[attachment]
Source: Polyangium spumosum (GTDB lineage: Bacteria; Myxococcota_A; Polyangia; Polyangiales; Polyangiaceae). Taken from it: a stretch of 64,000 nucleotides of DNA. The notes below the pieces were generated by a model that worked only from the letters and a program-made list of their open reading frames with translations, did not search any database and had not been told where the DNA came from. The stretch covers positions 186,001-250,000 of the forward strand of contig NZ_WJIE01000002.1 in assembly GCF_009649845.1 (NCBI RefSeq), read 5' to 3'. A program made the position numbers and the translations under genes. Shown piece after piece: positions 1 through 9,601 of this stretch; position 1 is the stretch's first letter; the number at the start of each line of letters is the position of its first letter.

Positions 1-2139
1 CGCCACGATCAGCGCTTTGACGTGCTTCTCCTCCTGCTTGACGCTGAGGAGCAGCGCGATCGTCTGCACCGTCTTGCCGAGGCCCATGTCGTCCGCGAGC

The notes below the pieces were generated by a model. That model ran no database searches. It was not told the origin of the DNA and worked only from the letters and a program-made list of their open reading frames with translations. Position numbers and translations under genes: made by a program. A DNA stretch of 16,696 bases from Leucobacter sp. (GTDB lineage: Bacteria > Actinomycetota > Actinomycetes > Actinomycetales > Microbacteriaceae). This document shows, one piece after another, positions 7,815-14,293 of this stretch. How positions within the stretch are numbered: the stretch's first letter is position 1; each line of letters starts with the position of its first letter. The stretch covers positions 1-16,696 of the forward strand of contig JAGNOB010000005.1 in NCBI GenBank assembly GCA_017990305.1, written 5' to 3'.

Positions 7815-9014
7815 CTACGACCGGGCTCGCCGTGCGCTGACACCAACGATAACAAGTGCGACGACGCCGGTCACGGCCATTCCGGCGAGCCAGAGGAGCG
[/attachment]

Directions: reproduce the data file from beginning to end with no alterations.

Source: Polyangium spumosum (GTDB lineage: Bacteria; Myxococcota_A; Polyangia; Polyangiales; Polyangiaceae). Taken from it: a stretch of 64,000 nucleotides of DNA. The notes below the pieces were generated by a model that worked only from the letters and a program-made list of their open reading frames with translations, did not search any database and had not been told where the DNA came from. The stretch covers positions 186,001-250,000 of the forward strand of contig NZ_WJIE01000002.1 in assembly GCF_009649845.1 (NCBI RefSeq), read 5' to 3'. A program made the position numbers and the translations under genes. Shown piece after piece: positions 1 through 9,601 of this stretch; position 1 is the stretch's first letter; the number at the start of each line of letters is the position of its first letter.

Positions 1-2139
1 CGCCACGATCAGCGCTTTGACGTGCTTCTCCTCCTGCTTGACGCTGAGGAGCAGCGCGATCGTCTGCACCGTCTTGCCGAGGCCCATGTCGTCCGCGAGC

The notes below the pieces were generated by a model. That model ran no database searches. It was not told the origin of the DNA and worked only from the letters and a program-made list of their open reading frames with translations. Position numbers and translations under genes: made by a program. A DNA stretch of 16,696 bases from Leucobacter sp. (GTDB lineage: Bacteria > Actinomycetota > Actinomycetes > Actinomycetales > Microbacteriaceae). This document shows, one piece after another, positions 7,815-14,293 of this stretch. How positions within the stretch are numbered: the stretch's first letter is position 1; each line of letters starts with the position of its first letter. The stretch covers positions 1-16,696 of the forward strand of contig JAGNOB010000005.1 in NCBI GenBank assembly GCA_017990305.1, written 5' to 3'.

Positions 7815-9014
7815 CTACGACCGGGCTCGCCGTGCGCTGACACCAACGATAACAAGTGCGACGACGCCGGTCACGGCCATTCCGGCGAGCCAGAGGAGCG